Job interviews are often stressful, especially for young job seekers. The main strategy is to make calm and self-confidence: this is what always looks strong.
American managers are usually very friendly, smiling and pleasant to talk to. Stress interview techniques are not common in American companies. But at the same time, American HR agents are professionals in their field, and they know how to conduct a comprehensive assessment of your abilities. Therefore, you should not expect high marks from them only on the basis of a pleasant conversation.
When answering questions, smile and feel free to think before answering the question. If you are offered water before the interview, take it. Taking a sip of water before answering a question can give you time to think about your answer.
Below are a few more tips to help you perform your best when interviewing for an American company.
Maintain eye contact
For American companies, an important trait of a future employee is self-confidence. Natural and steady eye contact creates an impression of confidence. Therefore, maintaining eye contact with the interviewer is both a sign of interest, respect and a sign of your self-confidence.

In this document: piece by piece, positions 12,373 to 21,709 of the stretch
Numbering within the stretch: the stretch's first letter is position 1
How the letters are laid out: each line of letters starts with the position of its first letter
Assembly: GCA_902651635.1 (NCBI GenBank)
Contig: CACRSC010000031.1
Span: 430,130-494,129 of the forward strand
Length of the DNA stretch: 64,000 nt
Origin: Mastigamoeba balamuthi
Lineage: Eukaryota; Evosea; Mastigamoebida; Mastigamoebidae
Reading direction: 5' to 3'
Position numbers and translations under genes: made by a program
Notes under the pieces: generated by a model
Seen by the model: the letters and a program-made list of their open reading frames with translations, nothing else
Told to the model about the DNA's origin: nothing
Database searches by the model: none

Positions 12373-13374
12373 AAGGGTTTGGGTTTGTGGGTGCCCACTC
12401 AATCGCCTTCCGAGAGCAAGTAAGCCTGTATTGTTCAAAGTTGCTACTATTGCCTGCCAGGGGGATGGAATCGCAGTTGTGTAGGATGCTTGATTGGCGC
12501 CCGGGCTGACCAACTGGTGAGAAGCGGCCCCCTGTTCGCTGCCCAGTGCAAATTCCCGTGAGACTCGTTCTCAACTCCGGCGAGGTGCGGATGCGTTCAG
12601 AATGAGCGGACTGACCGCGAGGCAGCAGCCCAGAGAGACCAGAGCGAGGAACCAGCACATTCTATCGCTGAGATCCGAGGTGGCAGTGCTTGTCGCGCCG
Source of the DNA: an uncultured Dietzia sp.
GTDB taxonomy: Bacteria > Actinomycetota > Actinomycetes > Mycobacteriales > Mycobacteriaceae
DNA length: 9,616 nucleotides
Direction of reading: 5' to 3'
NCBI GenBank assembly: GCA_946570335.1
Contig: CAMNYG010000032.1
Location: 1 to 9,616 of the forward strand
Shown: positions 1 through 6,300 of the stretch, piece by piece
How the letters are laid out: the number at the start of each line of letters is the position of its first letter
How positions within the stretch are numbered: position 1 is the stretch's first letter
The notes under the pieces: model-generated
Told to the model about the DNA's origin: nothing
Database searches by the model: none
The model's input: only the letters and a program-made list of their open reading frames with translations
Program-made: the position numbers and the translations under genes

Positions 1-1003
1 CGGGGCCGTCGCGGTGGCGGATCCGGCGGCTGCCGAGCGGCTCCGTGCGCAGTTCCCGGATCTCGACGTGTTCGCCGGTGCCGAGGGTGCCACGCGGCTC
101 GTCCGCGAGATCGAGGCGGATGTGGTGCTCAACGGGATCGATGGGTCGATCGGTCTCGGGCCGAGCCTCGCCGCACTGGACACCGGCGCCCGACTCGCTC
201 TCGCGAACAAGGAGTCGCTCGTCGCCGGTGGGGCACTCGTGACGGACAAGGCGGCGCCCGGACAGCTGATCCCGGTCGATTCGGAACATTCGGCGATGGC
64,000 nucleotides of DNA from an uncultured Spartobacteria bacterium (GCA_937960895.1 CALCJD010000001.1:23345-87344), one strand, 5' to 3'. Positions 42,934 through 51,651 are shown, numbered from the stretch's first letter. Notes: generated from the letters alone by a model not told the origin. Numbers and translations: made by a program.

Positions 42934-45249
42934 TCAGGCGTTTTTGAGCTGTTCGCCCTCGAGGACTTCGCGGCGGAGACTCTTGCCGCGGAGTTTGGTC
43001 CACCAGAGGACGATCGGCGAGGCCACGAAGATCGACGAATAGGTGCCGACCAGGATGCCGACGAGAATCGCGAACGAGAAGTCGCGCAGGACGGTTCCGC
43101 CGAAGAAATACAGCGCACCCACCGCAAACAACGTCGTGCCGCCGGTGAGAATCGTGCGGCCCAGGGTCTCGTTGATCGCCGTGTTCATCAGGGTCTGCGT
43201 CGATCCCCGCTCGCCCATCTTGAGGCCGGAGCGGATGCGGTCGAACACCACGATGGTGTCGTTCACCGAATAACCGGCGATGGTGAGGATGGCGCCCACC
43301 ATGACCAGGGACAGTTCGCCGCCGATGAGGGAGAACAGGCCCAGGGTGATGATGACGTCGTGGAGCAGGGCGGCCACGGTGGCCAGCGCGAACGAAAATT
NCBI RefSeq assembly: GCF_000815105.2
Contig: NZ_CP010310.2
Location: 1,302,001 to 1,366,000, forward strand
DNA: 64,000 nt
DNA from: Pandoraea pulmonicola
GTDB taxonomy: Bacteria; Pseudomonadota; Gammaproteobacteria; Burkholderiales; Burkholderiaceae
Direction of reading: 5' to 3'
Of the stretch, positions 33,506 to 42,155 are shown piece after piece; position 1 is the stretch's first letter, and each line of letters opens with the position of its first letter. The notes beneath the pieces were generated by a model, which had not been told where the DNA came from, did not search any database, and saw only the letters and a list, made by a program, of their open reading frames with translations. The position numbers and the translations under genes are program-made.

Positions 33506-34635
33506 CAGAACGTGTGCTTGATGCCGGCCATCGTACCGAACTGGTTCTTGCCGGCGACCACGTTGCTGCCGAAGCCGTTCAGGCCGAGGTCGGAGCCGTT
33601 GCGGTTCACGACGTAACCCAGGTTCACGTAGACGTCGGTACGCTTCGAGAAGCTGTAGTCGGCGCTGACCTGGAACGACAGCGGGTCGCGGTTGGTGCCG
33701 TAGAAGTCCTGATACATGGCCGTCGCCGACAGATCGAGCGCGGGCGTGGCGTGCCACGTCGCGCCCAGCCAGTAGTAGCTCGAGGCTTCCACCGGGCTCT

Use positive body language
When you first greet your interviewer, you can offer an open smile and a strong handshake. In the US and in other Western counties shaking hands with someone of the opposite sex is okay. Try to sit up straight and avoid crossing your arms over your chest – you will look closed and defiant. Keep your phone off and don’t look at your watch every now and then. Your openness will tell the interviewer that you value time, are interested in the process, and actively participate in the conversation.
Show your qualifications
In Russia, China, India and in many other Eastern cultures, boasting is not welcome. But at an interview with an American, on the contrary, it is better to talk about yourself in a positive way, without mentioning troubles. Be proud of the work you’ve done throughout your career and feel free to share your accomplishments. This will help the interviewer understand what makes you different from other applicants.
Be prepared to provide specific facts and figures about your work, the interviewer will probably want to know them. Don’t be shy about your accomplishments. Let the interviewer know what real contribution you can make to the company.
Use examples with short start, middle and end
Americans value their time. If asked to talk about yourself or a previous job, be brief. Your response should include an introduction where you explain the situation, a main part describing the problem or task, and an end where you show how you solved the problem or completed the task.
A good way to help you form a comprehensive answer to interview questions is to use the STAR approach:
Focus on the positive